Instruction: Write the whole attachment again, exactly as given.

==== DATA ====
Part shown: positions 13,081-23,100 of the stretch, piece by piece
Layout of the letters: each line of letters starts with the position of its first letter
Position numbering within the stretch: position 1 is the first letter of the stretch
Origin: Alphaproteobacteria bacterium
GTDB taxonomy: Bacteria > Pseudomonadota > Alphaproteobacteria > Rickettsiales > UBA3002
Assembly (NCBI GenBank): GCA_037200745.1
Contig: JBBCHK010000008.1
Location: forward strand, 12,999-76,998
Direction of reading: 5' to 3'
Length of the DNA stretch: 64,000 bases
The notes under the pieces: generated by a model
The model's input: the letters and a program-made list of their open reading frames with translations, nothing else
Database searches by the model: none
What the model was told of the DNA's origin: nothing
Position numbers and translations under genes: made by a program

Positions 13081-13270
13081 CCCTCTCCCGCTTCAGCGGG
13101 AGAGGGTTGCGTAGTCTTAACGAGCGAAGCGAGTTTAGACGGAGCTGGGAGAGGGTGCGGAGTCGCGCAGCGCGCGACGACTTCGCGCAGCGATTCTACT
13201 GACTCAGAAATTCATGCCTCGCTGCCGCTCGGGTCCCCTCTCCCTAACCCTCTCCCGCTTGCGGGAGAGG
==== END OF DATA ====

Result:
Part shown: positions 13,081-23,100 of the stretch, piece by piece
Layout of the letters: each line of letters starts with the position of its first letter
Position numbering within the stretch: position 1 is the first letter of the stretch
Origin: Alphaproteobacteria bacterium
GTDB taxonomy: Bacteria > Pseudomonadota > Alphaproteobacteria > Rickettsiales > UBA3002
Assembly (NCBI GenBank): GCA_037200745.1
Contig: JBBCHK010000008.1
Location: forward strand, 12,999-76,998
Direction of reading: 5' to 3'
Length of the DNA stretch: 64,000 bases
The notes under the pieces: generated by a model
The model's input: the letters and a program-made list of their open reading frames with translations, nothing else
Database searches by the model: none
What the model was told of the DNA's origin: nothing
Position numbers and translations under genes: made by a program

Positions 13081-13270
13081 CCCTCTCCCGCTTCAGCGGG
13101 AGAGGGTTGCGTAGTCTTAACGAGCGAAGCGAGTTTAGACGGAGCTGGGAGAGGGTGCGGAGTCGCGCAGCGCGCGACGACTTCGCGCAGCGATTCTACT
13201 GACTCAGAAATTCATGCCTCGCTGCCGCTCGGGTCCCCTCTCCCTAACCCTCTCCCGCTTGCGGGAGAGG